This morning over at Puck Daddy, Mr. Wyshynski brought to light something I was unaware of. Apparently, it’s possible to circumvent the cap twice on one deal.

Three years ago, Daniel Alfredsson – an elite NHL player and captain of the Ottawa Senators – signed a three year deal. Actually, check that – it was a three year deal masquerading as four years, so the Sens could drop a year on the end that would pay him $1 million to drastically bring down his cap hit. Presumably, neither Alfie nor the Sens thought he’d be returning to play that final season (that, or they thought ahead about the whole double circumvention move).

That last year (or years, in the case of some recent deals) of the contract is a little shady, and as most hockey people would agree. For example, the other years on that deal he made $7M, $7M, and $4.5M, a total cap hit of $6.166M. With the “circumvention year,” his cap hit is a comfy $4.875M.

So to steal a point from Wysh, if Daniel Alfredsson were to return, he’d train all summer and abuse his body for another NHL season to make slightly less than Bobby Butler?

Presenting loophole #2.

Alfredsson could sign a contract extension, as anyone within a year of the end of their current deal has the right to do. Remember, when you sign a new contract, you can get a signing bonus. THUS: Daniel Alfredsson could sign a contract for a year or two that he doesn’t intend to play a second under, the Sens can chuck him an extra three mill or so, and voila – they’ve enjoyed a low cap hit for a player a few years, and now he’ll still be paid well, and still be a low cap hit.

Here’s the key points from Bruce Garrioch of the Ottawa Sun, likely explaining it better than me:

The 40-year-old Brodeur sniffed around the market, but agreed to sign a two-year, $9-million deal with the Devils Monday morning. Whitney, a UFA who spent last season in Phoenix, got a similar deal with the Stars.

Not only would an extension ensure Alfredsson doesn’t go anywhere as a UFA, the Senators could include a signing bonus so that Alfredsson gets a bump from the $1-million salary he’s supposed to collect 2012-13.

I mean, that’s just good work right there. I’m not even mad, I’m impressed.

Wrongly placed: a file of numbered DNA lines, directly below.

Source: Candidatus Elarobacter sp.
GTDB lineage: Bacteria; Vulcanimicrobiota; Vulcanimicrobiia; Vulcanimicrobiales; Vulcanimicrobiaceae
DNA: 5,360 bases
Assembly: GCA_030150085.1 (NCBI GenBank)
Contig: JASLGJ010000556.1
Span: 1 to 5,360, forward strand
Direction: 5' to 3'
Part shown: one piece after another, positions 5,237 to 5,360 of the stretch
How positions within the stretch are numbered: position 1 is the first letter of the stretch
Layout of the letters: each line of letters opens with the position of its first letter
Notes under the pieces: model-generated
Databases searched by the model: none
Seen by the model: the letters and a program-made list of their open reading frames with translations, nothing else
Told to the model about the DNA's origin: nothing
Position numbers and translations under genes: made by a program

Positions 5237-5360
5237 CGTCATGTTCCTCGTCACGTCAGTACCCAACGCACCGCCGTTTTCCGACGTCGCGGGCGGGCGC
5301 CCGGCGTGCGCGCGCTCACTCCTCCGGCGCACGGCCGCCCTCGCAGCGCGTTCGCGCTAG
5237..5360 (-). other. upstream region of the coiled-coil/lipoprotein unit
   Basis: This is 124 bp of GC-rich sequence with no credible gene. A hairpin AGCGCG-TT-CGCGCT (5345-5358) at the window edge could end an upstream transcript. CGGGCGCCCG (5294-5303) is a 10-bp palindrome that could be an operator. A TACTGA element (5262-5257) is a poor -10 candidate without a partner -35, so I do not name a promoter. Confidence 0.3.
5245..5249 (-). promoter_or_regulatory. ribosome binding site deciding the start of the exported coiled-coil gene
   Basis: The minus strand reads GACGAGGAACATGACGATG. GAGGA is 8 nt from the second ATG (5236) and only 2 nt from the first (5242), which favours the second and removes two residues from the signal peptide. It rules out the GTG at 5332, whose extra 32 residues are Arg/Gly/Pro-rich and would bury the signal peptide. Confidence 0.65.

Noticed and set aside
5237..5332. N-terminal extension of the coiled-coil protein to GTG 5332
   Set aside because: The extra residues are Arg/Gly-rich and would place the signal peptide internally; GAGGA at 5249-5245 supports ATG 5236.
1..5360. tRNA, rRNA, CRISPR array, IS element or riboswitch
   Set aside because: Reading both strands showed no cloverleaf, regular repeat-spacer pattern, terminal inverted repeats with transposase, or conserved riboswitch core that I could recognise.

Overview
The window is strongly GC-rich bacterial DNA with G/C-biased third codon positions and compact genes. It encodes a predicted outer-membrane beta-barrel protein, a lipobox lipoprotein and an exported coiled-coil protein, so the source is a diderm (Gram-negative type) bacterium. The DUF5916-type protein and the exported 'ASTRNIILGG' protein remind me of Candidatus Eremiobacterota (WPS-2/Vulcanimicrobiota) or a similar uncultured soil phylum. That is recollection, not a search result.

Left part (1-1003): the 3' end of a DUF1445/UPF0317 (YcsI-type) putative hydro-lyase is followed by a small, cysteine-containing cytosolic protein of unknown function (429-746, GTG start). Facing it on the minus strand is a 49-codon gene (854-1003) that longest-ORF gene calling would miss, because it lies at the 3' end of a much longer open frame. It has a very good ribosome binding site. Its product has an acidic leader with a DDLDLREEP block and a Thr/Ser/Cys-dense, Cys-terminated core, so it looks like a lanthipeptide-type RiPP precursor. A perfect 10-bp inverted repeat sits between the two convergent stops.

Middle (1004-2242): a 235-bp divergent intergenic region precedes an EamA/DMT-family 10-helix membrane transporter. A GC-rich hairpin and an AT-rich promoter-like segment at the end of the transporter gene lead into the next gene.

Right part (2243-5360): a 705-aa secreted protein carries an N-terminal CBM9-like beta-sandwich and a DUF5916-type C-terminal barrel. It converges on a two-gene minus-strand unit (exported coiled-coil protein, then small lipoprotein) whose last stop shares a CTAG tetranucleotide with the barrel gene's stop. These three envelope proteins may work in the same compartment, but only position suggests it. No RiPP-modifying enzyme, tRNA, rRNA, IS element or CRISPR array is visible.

Comments (5)

  1. Extra points for a Simpsons clip..

    Noon would be proud…

  2. If he signed an extension it would be a 35+ contract and would count against the cap even if he were to retire, no?

    • Yes, depending on if anything changes in the new CBA. Of course, Ottawa isn’t anywhere near the cap ceiling so it may not matter to them.

  3. Is there any acceleration clause in the NHL cap system like in the NFL? When a player retires, does his team suffer the entire remaining cap hit in the next year or is it still strung out over the remaining years of “dead money”?

    It’s a bizarre loophole to leave in the CBA. But I doubt the NHLPA would challenge it as it only serves to further screw over owners who’re willing to risk over-spending.

  4. Okay, so let’s say he signs a one-year extension. Say, 3mil per year, with a 2mil signing bonus.

    How does the cap work for that? Is it 3mil each year (1mil current + 2mil bonus for this season, 3mil for next)? Or maybe it’s the old 4.1667 for this year, 5mil for next year? Or perhaps the 2mil bonus is added on, making it 6.1667 this year, only 3mil next? Etc, etc.

    As far as I’m aware, signing bonuses count against the cap. If he retires during a new contract, that counts against the cap. So I’m not really sure what is circumvention here? It seems like the money he gets paid will still count against the cap, no matter how it averages out…

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